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Upgrade your system to use a Xen Kernel

This page is part 2/6 in our A server with DTC-Xen tutorial.
(Make sure you follow the step one after the other)

To build a Xen kernel (whether for the host or for the guest systems), use these instructions:

Getting Xen from the Debian repository

We now recommend that you use the Debian kernel if you are using Lenny. In that case, you should do:

On i386 machines:

   apt-get install xen-linux-system-2.6.26-2-xen-686  libc6-xen xen-utils-3.2-1 xen-utils-common bridge-utils iproute bcc bin86

On 64 bits systems:

   apt-get install xen-linux-system-2.6.26-2-xen-amd64  xen-utils-3.2-1 xen-utils-common bridge-utils iproute bcc bin86

On both system types, we recommend you to also do:

   apt-get install make gcc libc6-dev zlib1g python python-twisted libcurl3 bzip2 module-init-tools transfig tgif libncurses5 patch libvncserver-dev libsdl-dev libjpeg62-dev bcc bin86 gawk pciutils-dev texinfo

Suggested Order: You might like to install the recommendations first then your choice of xen components (above) second. Some users have found installation in this order can be less problematic.

Version Notes: If you're using Squeeze the xen version is different. You should use apt-cache search xen-linux-system and apt-cache search xen-utils to get the current version numbers. As a suggestion you might install xen-utils-common bridge-utils iproute bcc bin86 then get xen-linux-system. As for Debian Squeeze, xen-linux-system seems to install xen-utils for you.

Bug Fix Symlinks

You'll have to make a symlink to the python lib, as the Debian xen kernel doesn't provide it. A bug has been sent to the maintainer of the package, but he doesn't seem to care, unfortunately. Anyway, here's how:

   ln -s /etc/alternatives/xen-default /usr/lib/xen
   ln -s /usr/lib/xen-default/lib/python/xen /usr/lib/python2.5/site-packages/xen

Edit /boot/grub/menu.lst -- and set the first option to be something like this:

   kernel          /boot/xen-3.2.1.gz dom0_mem=393216
  • ToDo: Need to explain what to do with version 4 kernal, and explain how to test and how to set correct kernel as default for start up and error message users will get if it's wrong...
  • Not sure how to set this mem thing in grub2, need to talk to Thomas to find out right instructions to update this - don - 28 June 2012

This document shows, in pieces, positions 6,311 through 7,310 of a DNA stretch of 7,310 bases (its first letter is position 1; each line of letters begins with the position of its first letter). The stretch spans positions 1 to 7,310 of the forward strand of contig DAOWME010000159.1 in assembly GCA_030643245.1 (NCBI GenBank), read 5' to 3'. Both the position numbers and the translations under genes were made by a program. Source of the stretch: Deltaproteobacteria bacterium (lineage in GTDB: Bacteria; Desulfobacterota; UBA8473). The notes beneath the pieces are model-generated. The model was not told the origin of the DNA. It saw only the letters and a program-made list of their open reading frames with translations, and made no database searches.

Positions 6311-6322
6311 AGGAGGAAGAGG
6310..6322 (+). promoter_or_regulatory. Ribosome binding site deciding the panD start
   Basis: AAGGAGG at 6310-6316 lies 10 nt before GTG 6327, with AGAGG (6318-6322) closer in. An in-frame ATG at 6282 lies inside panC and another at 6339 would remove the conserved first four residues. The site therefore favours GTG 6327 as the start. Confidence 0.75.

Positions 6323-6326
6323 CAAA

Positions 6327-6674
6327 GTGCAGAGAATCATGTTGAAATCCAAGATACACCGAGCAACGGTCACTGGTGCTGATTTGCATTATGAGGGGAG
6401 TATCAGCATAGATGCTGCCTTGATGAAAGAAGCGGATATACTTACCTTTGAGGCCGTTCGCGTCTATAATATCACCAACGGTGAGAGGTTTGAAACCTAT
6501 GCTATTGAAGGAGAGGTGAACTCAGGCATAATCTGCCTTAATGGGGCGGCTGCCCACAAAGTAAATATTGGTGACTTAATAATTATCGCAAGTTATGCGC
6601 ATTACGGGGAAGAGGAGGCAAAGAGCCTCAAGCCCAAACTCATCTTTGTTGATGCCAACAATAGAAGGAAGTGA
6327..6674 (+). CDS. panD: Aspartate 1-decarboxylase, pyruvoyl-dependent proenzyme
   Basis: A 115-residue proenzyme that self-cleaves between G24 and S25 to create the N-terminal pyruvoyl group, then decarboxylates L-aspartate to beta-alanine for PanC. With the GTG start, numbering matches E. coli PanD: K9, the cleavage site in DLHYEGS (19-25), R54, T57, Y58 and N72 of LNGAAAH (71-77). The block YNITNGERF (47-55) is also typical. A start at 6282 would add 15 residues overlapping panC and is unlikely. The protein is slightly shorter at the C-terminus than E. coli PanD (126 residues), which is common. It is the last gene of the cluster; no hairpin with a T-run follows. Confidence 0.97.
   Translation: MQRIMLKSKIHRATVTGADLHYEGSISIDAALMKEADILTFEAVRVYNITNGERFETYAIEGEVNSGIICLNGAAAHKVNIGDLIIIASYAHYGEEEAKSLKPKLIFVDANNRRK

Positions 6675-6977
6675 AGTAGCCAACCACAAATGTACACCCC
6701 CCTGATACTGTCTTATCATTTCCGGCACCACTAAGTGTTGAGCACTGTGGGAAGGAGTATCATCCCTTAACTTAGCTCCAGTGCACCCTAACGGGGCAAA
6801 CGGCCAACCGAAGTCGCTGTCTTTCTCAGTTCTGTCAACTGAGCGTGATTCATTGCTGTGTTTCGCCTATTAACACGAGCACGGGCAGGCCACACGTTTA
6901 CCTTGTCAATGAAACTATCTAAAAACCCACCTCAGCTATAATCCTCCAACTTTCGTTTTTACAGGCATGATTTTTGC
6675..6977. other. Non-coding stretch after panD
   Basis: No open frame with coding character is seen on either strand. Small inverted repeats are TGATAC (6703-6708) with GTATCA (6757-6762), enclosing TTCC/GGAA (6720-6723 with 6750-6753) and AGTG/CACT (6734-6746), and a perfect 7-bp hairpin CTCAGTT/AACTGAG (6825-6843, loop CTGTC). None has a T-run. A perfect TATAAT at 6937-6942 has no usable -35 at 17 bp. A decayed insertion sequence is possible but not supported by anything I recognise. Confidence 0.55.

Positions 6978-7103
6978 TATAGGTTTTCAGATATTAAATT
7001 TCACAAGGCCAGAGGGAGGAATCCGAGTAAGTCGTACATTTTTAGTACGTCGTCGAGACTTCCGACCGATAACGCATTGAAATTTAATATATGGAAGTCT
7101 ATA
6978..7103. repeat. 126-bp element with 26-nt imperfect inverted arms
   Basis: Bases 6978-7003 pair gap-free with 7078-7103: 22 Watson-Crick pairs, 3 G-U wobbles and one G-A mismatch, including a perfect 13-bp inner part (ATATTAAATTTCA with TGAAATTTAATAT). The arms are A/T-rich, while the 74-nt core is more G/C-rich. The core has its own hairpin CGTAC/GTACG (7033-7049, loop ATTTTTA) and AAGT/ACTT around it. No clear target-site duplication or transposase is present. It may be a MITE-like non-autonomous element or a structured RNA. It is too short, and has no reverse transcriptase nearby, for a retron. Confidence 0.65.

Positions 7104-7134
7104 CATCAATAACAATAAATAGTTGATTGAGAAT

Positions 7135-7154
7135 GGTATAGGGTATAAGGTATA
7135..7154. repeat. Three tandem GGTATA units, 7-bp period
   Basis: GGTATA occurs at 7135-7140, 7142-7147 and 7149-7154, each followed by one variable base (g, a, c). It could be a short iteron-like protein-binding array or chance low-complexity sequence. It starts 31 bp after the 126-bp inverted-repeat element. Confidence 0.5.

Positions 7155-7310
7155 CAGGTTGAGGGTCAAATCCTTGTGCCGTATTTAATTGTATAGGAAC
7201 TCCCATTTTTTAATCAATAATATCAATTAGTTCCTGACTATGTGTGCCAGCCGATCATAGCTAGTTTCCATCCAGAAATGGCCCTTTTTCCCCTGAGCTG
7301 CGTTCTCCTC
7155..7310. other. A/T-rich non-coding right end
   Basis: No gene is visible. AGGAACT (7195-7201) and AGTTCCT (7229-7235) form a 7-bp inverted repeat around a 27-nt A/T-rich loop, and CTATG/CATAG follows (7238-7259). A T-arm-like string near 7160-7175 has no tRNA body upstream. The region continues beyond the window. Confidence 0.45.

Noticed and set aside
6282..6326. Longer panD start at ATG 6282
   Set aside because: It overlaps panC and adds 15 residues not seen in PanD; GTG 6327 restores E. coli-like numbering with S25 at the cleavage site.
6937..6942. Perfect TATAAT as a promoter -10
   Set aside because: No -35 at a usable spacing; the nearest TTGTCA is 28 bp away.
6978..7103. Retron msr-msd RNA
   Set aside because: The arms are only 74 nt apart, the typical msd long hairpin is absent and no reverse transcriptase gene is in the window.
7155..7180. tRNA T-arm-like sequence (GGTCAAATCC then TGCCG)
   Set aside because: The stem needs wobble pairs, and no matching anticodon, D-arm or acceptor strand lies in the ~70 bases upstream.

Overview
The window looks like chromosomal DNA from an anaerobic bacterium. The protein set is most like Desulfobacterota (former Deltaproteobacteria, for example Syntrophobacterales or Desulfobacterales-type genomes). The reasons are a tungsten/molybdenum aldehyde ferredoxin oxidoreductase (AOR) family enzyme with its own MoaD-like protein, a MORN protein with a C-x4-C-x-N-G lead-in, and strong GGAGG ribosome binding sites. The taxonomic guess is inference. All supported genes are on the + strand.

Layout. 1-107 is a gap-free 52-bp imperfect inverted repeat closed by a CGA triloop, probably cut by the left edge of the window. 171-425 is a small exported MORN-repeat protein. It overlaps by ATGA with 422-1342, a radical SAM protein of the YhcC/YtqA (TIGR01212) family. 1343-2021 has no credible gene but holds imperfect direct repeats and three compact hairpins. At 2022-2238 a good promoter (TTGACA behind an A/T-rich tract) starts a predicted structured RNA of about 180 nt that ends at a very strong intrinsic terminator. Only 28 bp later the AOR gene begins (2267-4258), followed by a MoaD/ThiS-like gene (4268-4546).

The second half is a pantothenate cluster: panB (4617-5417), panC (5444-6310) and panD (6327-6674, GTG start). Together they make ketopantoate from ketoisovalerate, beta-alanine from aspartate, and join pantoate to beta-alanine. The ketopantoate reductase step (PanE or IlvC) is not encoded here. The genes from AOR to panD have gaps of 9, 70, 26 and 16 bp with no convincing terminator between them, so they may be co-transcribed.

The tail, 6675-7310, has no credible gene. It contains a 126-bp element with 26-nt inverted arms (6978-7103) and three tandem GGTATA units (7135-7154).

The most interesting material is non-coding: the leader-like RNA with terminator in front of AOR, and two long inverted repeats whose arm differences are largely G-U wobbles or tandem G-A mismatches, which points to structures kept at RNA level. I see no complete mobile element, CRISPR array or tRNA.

Squeeze uses GRUB version 2, so the file to edit is /etc/default/grub, change the GRUB_DEFAULT value and then run update-grub to change the /boot/grub/grub.cfg file.

The only thing that you need to modify is the dom0_mem (why to set the mem to 384MB? some detailed information about this would be nice. would 256MB be enough?).

You might need to change this each time you install or upgrade a new kernel. Then you will also need to change a bit your /etc/xen/xend-config.sxp:

   # Have the VNC listen on all interfaces
   sed -i "s/#(vnc-listen '127.0.0.1')/(vnc-listen '0.0.0.0')/" /etc/xen/xend-config.sxp
   # Set a default pass
   gen_pass=`dd if=/dev/random bs=64 count=1 2>|/dev/null | md5sum | cut -d' ' -f1 | awk '{print substr($0,0,8)}'`
   sed -i "s/(vncpasswd '')/(vncpasswd '${gen_pass}')/" /etc/xen/xend-config.sxp
   # Increase the default dom0 min mem
   sed -i "s/(dom0-min-mem 196)/(dom0-min-mem 384)/" /etc/xen/xend-config.sxp
   # Set network-bridge and add anti-spoof to Xend
   sed -i "s/(network-script network-dummy)/(network-script 'network-bridge antispoof=yes')/" /etc/xen/xend-config.sxp

(WARNING: If you copy and paste this you might get the wrong information if lines wrap. Also note there are ' and `.)

and tweak a bit more your system:

   echo "root: youremail@example.com" >>/etc/aliases
   newaliases
   /etc/init.d/postfix reload
   mkdir /etc/xen/auto

That's about it for the Xen system part. If you wish to do everything from source, you can use the following, but it's quite outdated now:

Building Xen yourself

Once all this is done, you can proceed to from a DTC panel.

Small warning: dom0_mem setting on the xen command line is broken through some linux kernel versions. Xen will limit the memory, but the dom0 will not. Refer to the xen-devel archives for workarounds. Basically all pvops kernels up to 3.0.2 are affected.

Useful commands:

  xm create -c xen01


  xm destroy xen01


  su xen01


  xm console xen01
Page last modified on July 24, 2013, at 03:00 AM EST